Clinical trials: latest news

Clinical trials resources

  • Clinical trials

    This factsheet provides a brief introduction to the types of clinical trial that people with HIV might be asked to join. There is also information on how...

    From: Factsheets

    Information level Level 2
  • HIV and clinical trials

    Clinical trials for people with HIV are currently testing treatments in six broad categories, at all stages of HIV disease: Treatments intended to attack HIV at different...

    From: Factsheets

    Information level Level 2
  • Thinking about joining a clinical trial?

    People decide to take part in clinical trials for different reasons. It is something that is best decided in close consultation with your healthcare team. Generally, it...

    From: Factsheets

    Information level Level 2

Clinical trials features

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Clinical trials news selected from other sources

  • Risks vs rewards: why people with HIV volunteer for 'cure' research

    A recent survey of people living with HIV in the United Kingdom found that more than half would participate in a clinical study to develop a cure for HIV, despite this posing a risk to their health. Why would someone choose to do this?

    24 June 2015 | The Conversation
  • START Making Sense

    The story of the START trial will continue to be told for a long time to come. For some it will be a tale of rigorous perseverance in the face of strong counter-prevailing headwinds and ultimate arrival at a result that is solid and conclusive. Others will see a single-minded and aggressive defense of a trial by investigators who refused to accept not only the obvious but also the evidence that rendered their design obsolete and even unethical.

    19 June 2015 | North Carolina AIDS Training and Education Center
  • Evidence-based policy movement "unhelpful and unscientific"

    Dr Flora Cornish, Associate Professor in Qualitative Research Methodology at the London School of Economics, on why the aspirations of the evidence-based policy movement for bottom line answers are unscientific and unhelpful when evaluating the efficacy of community mobilisation in tackling HIV.

    01 June 2015 | International HIV/AIDS Alliance
  • i-Base Q&A on the START study results

    On 27 May 2015, early results showed that the early treatment group did better. One of the surprises is that even at very high CD4 counts, treatment reduces the risk of HIV related illnesses.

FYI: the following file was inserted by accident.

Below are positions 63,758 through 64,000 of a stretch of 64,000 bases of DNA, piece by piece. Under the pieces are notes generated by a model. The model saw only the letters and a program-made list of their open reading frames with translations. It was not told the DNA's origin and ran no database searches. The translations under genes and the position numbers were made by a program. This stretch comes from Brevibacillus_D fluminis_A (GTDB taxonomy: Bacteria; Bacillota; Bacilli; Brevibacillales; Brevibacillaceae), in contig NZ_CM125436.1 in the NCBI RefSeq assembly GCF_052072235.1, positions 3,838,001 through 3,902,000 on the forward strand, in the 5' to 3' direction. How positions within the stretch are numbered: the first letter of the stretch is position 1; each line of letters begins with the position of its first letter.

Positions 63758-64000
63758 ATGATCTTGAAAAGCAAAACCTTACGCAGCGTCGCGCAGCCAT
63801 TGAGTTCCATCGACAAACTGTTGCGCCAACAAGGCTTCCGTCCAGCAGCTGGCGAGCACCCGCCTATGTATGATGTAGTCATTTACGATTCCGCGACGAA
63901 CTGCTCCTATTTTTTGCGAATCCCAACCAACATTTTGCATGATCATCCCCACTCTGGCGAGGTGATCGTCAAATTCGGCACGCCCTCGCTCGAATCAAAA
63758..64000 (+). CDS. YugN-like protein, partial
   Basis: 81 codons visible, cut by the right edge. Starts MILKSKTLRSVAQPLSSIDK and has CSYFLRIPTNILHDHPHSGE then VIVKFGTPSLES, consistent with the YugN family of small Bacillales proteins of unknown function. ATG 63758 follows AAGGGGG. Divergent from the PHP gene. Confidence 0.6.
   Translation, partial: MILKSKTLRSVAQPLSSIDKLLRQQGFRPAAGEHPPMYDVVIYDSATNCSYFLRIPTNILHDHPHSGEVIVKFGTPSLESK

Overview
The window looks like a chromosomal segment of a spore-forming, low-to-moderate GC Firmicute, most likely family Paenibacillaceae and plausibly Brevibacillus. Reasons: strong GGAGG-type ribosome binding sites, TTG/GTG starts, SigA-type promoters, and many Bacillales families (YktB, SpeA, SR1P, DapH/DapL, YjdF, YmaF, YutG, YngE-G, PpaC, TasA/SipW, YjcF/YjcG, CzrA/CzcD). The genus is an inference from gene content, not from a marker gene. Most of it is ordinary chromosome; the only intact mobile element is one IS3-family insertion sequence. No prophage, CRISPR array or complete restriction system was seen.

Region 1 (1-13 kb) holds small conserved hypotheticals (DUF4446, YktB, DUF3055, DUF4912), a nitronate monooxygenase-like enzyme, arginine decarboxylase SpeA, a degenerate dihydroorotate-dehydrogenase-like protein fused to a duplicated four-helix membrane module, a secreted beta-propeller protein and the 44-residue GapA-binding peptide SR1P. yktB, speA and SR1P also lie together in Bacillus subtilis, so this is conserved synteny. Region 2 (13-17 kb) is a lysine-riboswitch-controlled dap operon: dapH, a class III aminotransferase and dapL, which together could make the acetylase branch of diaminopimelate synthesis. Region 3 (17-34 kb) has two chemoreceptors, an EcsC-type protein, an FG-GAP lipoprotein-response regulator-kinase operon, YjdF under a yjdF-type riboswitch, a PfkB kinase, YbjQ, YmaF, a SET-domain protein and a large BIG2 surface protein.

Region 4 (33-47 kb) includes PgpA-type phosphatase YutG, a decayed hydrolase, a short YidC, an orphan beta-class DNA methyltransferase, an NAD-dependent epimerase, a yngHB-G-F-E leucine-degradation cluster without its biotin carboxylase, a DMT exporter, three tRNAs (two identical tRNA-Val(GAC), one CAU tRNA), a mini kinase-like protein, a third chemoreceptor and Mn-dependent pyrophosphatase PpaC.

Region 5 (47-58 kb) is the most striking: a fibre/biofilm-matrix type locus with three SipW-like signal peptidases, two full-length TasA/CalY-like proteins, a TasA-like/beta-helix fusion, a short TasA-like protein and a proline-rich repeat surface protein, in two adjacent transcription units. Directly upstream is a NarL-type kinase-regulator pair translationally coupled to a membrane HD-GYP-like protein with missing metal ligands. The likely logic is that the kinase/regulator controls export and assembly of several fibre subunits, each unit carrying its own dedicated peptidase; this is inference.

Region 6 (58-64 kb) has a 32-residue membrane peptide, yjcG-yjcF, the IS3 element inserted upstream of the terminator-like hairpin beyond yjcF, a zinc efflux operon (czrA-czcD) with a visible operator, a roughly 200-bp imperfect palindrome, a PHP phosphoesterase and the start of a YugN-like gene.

28 May 2015 | HIV i-Base
  • WHO Advances Research and Development Financing Effort; Global R&D Observatory To Launch In January

    World Health Organization members in committee this week took note of a report by the Consultative Expert Working Group on Research and Development: Financing and Coordination (CEWG), which was set up to find ways to fund research on diseases afflicting poor populations which have little market incentive for the private sector. The report included a proposal for a voluntary pooled fund that would focus on the development of effective and affordable health technologies for such neglected diseases.

    26 May 2015 | Intellectual Property Watch
  • Africa's health centre at the frontline of HIV research

    The Africa Centre for Health and Population Studies sits in the HIV capital of the world. The sleek modern building, rising out of an otherwise rustic setting near Mtubatuba in South Africa, attracts world-class researchers looking to wage war against the resilient virus.

    26 May 2015 | The Guardian
  • Tense debate over ethics of trial on link between HIV, contraception

    Thus far, most evidence pertaining to the use of Depo-Provera and the risk of HIV-infection come from observational studies, which can reveal whether two factors are associated with each other, but cannot determine whether one is causing the other to occur. Given this limitation, some scholars are looking to develop a randomised controlled trial, an experimental study that is better at determining cause and effect.

    01 May 2015 | Mail & Guardian
  • Sheena McCormack: helping to prepare the world for PrEP

    As a clinician who has witnessed the devastating impact of the HIV/AIDS epidemic since the 1980s, Sheena McCormack is enthusiastic about her latest project, the UK Medical Research Council (MRC) PROUD study. As lead investigator, she has been investigating the effect of pre-exposure prophylaxis (PrEP) to protect against HIV infection in high-risk men who have sex with men (MSM). PROUD has shown that PrEP reduces new HIV infections by 86%.

    28 March 2015 | The Lancet
  • 'Give HIV drugs to healthy gay men'

    Healthy gay men should be offered daily HIV drugs to prevent infections, say UK Medical Research Council and Public Health England scientists. Their study, on 545 high-risk men, found one case of HIV could be stopped for every 13 men treated for a year. The research team says it would be similar to the pill for women and would not encourage risky sex. The findings have been described as a "game changer" and the NHS is considering how to adopt them.

    25 February 2015 | BBC News
  • The Search for a Permanent Alternative to HIV Drugs

    Researchers Carefully Tailor a Study to Find Patients to Test Going Off Antiretroviral Medication

    16 February 2015 | Wall Street Journal
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